You probably know that carbon monoxide can be lethal. But one UC Merced professor is working to harness its health benefits to treat people with sickle cell disease.
Henry Forman, a professor of biochemistry and chemistry at UC Merced, has developed a way to provide therapeutic levels of the gas to patients. He’s working with Edward D. Gomperts, clinical professor of pediatrics and pathology at the University of Southern California’s Keck School of Medicine and attending hematologist at Children’s Hospital Los Angeles.
Gomperts had the idea to use carbon monoxide to prevent red blood cells from changing into the sickle form, Forman said. Those misshapen blood cells can get stuck in blood vessels and prevent oxygen from reaching vital organs.
Forman, an expert in noxious gases, said he was approached by Gomperts to create a way to administer safe doses of carbon monoxide. He developed a liquid solution that patients can drink.
“This isn’t a cure, but it actually has the potential to be really helpful,” Forman said. “We are in the very early development of this.”
Researchers are looking for funding to pursue testing. The concept is promising not only for sickle cell patients, but for those who suffer from other inflammatory diseases.
Forman, who also is a research professor of gerontology at USC, devotes just a fraction of his research time to the sickle cell treatment. His other projects include looking at how cigarette smoking can change cells and spread cancer throughout the body.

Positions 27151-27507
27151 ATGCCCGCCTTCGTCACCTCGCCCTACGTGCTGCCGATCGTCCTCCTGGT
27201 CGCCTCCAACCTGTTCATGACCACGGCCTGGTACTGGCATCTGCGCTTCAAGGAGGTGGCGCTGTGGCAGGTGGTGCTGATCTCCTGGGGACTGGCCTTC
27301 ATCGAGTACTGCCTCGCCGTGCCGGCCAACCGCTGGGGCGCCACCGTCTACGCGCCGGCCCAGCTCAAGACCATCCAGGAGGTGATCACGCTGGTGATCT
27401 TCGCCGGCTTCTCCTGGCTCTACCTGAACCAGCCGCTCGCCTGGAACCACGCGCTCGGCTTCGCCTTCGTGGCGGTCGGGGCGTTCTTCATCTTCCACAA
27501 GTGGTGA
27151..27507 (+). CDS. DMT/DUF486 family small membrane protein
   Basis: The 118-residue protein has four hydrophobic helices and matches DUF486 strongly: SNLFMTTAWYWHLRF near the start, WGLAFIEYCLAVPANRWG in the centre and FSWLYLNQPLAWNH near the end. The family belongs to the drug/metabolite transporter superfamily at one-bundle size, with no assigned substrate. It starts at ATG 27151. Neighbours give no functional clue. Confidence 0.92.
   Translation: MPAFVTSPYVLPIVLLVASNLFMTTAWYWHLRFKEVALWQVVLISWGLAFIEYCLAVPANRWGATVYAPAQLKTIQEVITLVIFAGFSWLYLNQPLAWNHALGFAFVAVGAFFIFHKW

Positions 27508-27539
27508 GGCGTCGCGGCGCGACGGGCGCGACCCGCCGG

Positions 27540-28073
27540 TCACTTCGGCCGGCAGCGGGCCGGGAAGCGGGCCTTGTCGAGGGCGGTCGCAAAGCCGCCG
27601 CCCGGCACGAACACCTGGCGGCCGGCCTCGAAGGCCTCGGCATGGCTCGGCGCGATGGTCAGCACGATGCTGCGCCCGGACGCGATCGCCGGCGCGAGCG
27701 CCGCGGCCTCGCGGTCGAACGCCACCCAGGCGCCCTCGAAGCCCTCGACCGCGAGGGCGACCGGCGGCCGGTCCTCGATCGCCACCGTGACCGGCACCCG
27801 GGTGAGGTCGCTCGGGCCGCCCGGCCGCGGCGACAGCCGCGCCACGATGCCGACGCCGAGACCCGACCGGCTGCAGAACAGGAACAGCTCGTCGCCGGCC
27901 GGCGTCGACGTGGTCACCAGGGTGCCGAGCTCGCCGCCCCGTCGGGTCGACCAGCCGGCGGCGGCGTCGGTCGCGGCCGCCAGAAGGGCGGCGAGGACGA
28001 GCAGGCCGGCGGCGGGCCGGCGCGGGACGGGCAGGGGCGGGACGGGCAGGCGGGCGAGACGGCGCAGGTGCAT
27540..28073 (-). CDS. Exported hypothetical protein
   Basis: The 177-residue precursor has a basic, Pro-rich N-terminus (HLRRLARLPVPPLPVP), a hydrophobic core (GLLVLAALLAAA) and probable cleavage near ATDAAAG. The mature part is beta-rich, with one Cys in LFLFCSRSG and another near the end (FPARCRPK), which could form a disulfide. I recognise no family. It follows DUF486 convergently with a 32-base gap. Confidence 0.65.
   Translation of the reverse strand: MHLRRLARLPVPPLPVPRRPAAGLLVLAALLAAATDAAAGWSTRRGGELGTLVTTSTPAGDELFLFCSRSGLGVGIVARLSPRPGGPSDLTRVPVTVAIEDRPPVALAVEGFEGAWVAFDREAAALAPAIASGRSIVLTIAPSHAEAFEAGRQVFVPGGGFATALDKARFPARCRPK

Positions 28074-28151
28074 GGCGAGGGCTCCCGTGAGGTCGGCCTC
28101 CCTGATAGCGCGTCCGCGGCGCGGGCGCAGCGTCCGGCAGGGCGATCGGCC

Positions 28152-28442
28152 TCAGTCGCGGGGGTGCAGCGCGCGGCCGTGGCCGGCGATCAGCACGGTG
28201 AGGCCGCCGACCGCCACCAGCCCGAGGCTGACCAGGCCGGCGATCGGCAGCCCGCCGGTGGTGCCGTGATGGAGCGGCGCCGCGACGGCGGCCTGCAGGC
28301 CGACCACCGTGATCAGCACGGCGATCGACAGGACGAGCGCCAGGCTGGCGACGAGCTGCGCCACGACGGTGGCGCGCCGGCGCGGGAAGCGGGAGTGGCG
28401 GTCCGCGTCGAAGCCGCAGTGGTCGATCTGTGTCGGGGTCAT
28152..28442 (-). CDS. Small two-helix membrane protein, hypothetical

The campus could benefit in several ways from his work on the sickle cell treatment, including through a licensing agreement. UC Merced, USC and Children’s Hospital Los Angeles mutually agreed that the hospital would take the lead in managing the invention.
Last summer, the hospital granted an exclusive license to Hillhurst Pharmaceuticals, a California-based startup company. That license gives the company the right to develop, test, manufacture and eventually sell the treatment if it clears testing and regulatory hurdles.
David Cepoi, intellectual property and licensing officer at UC Merced, said part of the university’s mission is making the inventions and discoveries of faculty, staff and graduate students available for societal benefit.
Such work can help raise the profile of UC Merced. Another benefit is that startup companies such as Hillhurst Pharmaceuticals are an important spark to the economy and job growth.
“This is one more company founded in California resulting from an invention developed, at least partly, at UC Merced,” Cepoi said.
UC Merced political science professors publish in leading journals and with top university presses at a rate that outpaces just about every other elite institution, according to a recent report.
That finding – an example of the faculty’s research prowess – comes from a study produced by Professor Nathan Monroe that evaluated each faculty member’s publication rate since earning his or her Ph.D.
“Our faculty is publishing cutting-edge research in the top outlets in the field at an extremely high rate,” Monroe said. “If our faculty and Ph.D. program continue to grow, we expect to be widely recognized as one of the top political science programs in the country.”
In publishing in the top six journals and top six presses, UC Merced is behind only Washington University (St. Louis) in the mean rate of publication. It’s ahead of many other universities, including Harvard, Stanford, UC San Diego, Yale and other institutions highly ranked by U.S. News and World Report.
The study also showed that UC Merced’s 10 political science faculty members publish at the highest rate in the top six journals and fall to second when looking only at faculty members who have earned a Ph.D. since 1998.
In political science, where grant dollars are scarce, peer-reviewed journal and book publications are the most important metric of faculty success, the study notes. The finding highlights the campus’s emphasis on researching important topics that create new understanding in political science.